Yesterday marked 100 days until graduation.
Numbers don’t lie. This means a mere 100 days seperates me from the very intimidating “real world.” Many of my fellow students are excited about that number. They’re counting down the days, willing them to go as fast as they can. I, on the other hand, nearly fainted when I realized how quickly that time is going to pass by.
I vividly remember the sense of urgency that permeated my last few months in high school. Friendships grew deeper. I began to miss that time and those people and our little hometown even though I was still with them. All the sudden it seemed necessary to experience everything I could before it was too late. Whether that was being at Kountry Kastle (don’t hate) until midnight when the crazies came out or standing around in a parking lot just to be with one another because there was nothing better to do, I wanted to be there. I wanted to sleep on my best friend’s trampoline and talk about everything under the sun: the silly stuff, the boy stuff, and the scary stuff. I wanted to go on clandestine fast food runs and quote movies with my little brother.
And I did all those things. I have fond memories of those things. I cried while my best friend was giving her valedictorian speech out of sheer love and pride for her. But there is something so much more emotional about graduating college. In high school, you have the reassurance that you will all reconvene in your hometown. You have the same landing point. I knew my best friend and I were still going to be best friends (which we are).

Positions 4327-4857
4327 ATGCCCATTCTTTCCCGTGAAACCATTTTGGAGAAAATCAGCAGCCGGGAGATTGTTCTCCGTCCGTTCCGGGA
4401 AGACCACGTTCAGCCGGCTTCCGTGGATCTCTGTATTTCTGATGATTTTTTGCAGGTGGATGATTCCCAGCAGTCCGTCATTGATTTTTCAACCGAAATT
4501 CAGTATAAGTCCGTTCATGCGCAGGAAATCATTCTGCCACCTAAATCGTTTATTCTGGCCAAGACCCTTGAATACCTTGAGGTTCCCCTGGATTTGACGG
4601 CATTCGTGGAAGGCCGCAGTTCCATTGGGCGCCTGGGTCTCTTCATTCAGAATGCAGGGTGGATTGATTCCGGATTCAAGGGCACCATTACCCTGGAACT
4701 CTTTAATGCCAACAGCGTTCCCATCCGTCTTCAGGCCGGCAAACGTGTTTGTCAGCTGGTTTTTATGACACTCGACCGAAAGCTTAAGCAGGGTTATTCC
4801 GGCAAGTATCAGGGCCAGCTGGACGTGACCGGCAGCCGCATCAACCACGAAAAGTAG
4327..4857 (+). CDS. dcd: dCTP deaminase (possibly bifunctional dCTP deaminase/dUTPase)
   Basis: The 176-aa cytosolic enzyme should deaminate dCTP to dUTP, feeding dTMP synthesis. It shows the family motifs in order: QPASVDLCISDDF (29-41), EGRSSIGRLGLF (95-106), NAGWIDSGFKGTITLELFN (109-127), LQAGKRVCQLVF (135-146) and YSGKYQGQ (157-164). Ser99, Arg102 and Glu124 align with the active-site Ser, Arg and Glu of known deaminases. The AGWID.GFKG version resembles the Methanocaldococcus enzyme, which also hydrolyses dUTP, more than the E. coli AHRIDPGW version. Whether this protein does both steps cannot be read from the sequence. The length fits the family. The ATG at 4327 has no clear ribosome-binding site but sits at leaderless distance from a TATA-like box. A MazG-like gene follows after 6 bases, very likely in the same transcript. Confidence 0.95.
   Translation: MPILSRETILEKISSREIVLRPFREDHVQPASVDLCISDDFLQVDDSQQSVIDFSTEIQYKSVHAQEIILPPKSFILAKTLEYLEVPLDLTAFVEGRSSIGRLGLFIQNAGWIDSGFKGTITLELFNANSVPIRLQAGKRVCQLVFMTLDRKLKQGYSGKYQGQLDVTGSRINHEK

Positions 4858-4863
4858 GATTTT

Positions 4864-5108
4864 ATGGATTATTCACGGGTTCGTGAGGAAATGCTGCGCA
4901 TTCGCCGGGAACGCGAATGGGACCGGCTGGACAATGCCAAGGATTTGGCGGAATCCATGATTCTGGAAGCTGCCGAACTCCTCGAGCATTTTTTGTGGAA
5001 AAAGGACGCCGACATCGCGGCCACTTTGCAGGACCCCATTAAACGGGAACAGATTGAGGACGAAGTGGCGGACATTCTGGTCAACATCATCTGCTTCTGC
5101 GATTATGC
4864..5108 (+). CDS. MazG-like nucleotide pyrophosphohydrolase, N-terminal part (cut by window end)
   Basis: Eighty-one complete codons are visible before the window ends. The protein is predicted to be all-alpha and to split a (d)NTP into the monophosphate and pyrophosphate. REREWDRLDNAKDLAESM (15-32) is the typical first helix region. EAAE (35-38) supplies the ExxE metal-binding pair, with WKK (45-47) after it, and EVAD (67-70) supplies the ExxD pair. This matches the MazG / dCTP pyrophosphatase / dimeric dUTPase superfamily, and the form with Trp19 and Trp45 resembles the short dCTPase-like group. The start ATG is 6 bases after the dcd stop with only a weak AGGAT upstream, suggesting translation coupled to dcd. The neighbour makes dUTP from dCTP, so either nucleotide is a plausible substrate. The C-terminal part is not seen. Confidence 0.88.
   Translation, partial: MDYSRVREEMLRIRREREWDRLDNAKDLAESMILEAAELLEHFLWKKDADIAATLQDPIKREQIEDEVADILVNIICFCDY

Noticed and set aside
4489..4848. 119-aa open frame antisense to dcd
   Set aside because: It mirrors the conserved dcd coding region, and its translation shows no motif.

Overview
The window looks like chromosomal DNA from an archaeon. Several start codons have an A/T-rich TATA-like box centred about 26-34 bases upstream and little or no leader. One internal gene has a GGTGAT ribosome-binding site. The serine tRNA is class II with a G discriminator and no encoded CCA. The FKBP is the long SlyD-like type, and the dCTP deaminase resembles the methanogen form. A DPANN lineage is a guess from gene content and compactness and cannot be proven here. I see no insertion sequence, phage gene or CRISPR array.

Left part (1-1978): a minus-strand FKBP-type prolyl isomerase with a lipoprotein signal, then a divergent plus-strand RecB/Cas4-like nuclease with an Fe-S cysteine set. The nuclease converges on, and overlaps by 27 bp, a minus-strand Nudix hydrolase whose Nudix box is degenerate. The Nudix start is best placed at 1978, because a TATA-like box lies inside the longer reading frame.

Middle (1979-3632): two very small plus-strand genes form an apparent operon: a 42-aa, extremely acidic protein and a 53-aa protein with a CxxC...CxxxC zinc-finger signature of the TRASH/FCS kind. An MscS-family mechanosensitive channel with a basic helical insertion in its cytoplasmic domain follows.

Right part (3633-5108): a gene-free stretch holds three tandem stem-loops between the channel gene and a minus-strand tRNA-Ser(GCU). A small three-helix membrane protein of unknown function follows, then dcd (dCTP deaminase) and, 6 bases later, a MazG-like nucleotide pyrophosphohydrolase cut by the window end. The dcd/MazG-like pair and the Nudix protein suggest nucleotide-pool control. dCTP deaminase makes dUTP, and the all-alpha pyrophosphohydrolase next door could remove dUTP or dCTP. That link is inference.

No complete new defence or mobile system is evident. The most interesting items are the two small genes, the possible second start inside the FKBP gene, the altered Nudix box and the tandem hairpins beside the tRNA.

In college, it’s a whole different ball game. You chose these people, and they chose you. You found each other somehow during these four years and stuck together. You survived professors who you were certain intended to kill you. You listened to every unrequited love story and every giddy relationship report. You laughed yourself breathless. You cried yourself senseless. You climbed to the top of the parking structure just because you’re not supposed to. You reluctantly stepped into adulthood. And you’ve done it all together.
And even though that whole paragraph sounds like an overly sentimental marketing campaign, it’s true! The people I’ve befriended in college have been hugely instrumental in helping me grow into the person I have become since freshman year. I know God will sustain meaningful friendships. Just as my best friends from childhood are still a huge part of my life, so my best friends from college will be. But I am in no rush to have to say goodbye.
So I will take this last 100 days and leave it all on the dance floor (or on the court. or on the field. whichever metaphor you prefer). I will be a listener. I will participate in spontaneous Loft dance parties. I will eat food that is bad for me at all hours of the night if it means good conversations. I will study at Spencer’s. I will come to life with the rest of campus in the spring. I will do all the things that make for sweet memories. I will do everything like it’s the last time because it is.
“I give thanks to my God for every remembrance of you, always praying with joy for all of you in my every prayer, because of your partnership in the gospel from the first day until now.” -Philippians 1:3-5